Challenger bank proves to be a challenge for the regulators

Mark Kleinman
Follow Mark
EVERY little helps.” Tesco’s ubiquitous advertising slogan would serve as an equally useful mandate from banking regulators as they seek to augment the capital and liquidity bases of the UK’s big lenders.

Negotiations between the industry and the Prudential Regulation Authority have taken weeks longer than expected, but it has already become clear from events at the Co-operative Bank that “too big to fail” lenders are only one part of the problem.

A capital hole of potentially more than £1.5bn at the Co-op highlights the fact that the regulatory underlap which blighted British banking before the crisis has far from disappeared.

Efforts by the Prudential Regulatory Authority to orchestrate the appointment of the Co-op arm’s new chief executive is evocative of stable doors and horses. Nor is the Co-op the only one of the newcomer banks that regulators have had cause to monitor.

I understand that for approximately three months last year, Tesco’s banking arm was on the official watchlist of the Financial Services Authority owing to concerns about the adequacy of its IT systems.

The retailer’s operation now has a clean bill of health, but its serially-delayed plans to dive into the current account market remain patchily-formed.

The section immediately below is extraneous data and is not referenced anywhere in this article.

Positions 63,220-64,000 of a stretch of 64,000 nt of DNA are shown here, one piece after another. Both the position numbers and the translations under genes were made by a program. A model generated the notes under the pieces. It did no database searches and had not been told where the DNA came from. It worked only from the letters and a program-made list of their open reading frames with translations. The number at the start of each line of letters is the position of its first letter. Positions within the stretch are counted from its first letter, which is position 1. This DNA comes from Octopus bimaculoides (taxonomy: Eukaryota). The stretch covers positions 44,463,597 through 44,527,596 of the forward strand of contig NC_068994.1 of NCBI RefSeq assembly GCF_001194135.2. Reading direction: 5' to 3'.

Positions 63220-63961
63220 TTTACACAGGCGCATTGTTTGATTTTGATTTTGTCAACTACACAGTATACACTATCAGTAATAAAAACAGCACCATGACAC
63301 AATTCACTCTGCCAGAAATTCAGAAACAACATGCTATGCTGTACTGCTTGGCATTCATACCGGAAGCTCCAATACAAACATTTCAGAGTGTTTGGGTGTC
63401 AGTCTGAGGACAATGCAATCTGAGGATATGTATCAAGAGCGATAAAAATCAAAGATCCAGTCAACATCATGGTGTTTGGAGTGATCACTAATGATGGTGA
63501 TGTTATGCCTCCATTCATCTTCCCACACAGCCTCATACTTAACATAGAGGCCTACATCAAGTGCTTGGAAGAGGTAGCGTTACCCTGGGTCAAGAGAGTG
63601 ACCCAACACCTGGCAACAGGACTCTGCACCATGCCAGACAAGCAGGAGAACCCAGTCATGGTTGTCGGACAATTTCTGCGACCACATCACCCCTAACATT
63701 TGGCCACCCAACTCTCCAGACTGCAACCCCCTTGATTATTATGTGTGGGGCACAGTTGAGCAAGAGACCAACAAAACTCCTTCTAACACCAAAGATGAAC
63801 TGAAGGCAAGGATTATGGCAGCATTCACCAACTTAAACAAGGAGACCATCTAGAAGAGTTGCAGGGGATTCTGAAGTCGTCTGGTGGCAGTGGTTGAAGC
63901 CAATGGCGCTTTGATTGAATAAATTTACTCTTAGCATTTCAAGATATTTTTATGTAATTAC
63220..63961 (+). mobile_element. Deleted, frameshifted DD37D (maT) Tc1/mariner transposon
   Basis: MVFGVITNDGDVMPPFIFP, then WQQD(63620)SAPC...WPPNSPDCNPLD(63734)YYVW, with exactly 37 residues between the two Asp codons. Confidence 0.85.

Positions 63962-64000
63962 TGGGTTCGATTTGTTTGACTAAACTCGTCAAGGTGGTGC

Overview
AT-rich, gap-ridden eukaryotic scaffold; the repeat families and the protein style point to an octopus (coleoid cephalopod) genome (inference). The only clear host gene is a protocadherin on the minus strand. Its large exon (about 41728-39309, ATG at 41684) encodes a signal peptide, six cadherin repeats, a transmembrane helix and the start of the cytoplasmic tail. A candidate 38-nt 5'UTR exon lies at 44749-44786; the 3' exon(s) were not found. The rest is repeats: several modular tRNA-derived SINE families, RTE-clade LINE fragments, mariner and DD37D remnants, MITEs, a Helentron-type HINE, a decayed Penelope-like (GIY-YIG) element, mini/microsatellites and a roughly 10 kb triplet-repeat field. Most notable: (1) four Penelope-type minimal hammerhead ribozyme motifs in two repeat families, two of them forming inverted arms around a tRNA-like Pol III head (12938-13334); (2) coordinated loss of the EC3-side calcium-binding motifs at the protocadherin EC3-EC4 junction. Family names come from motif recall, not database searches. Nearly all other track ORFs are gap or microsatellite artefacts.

This was not the vision hailed by George Osborne as he set out plans for a wave of upstart challengers taking on the entrenched oligopoly of the existing players. After all, regulators were not supposed to be the ones facing the challenge from their emergence.

The most unlikely business story I’ve seen since my last column a fortnight ago? A Sunday newspaper’s breathless suggestion that Kate Swann, the soon-to-depart chief executive of WH Smith, had sounded out Roger Holmes about the idiosyncrasies of running Marks & Spencer (M&S).

Swann is an unlikely, though not an impossible, candidate to run Britain’s biggest clothing retailer.

But even if she was in the frame to succeed Marc Bolland, I doubt she’d be seeking advice from a predecessor who left the chain nine years ago, and who was in the lame duck bracket long before Sir Philip Green turned up waving his chequebook.

More plausible is the idea that Swann might be invited to join Change Capital, the private equity vehicle that was founded by Holmes and his erstwhile M&S chairman, Luc Vandevelde.

What I do understand to be the case is that Swann has been approached by buyout firms including Advent International, owner of the DFS furniture chain, about becoming an operating partner.

The discussions are tentative, and given Swann’s youth, the odds must be on her instead taking a full-time executive’s role. There’s unlikely to be a shortage of interest – although given the dearth of big-time vacancies in the retail sector, she may be called upon to deploy her cost-cutting discipline elsewhere.

With Wimbledon’s conclusion and two Ashes series to look forward to, sport-loving Sir Mervyn King could hardly have hand-picked a more propitious time than the last day of June to end his second term as governor of the Bank of England.

Sir Mervyn won’t, though, be spending his entire post-Threadneedle Street summer in the posh seats in SW19 and at Lord’s.

Friends say he intends to relocate to New York for some time as he deliberates over the options for the next phase of his career.

He might bump into Bob Diamond, although going into business with the former Barclays chief executive – whose ousting he ordered last year – is not thought to be high on the governor’s agenda.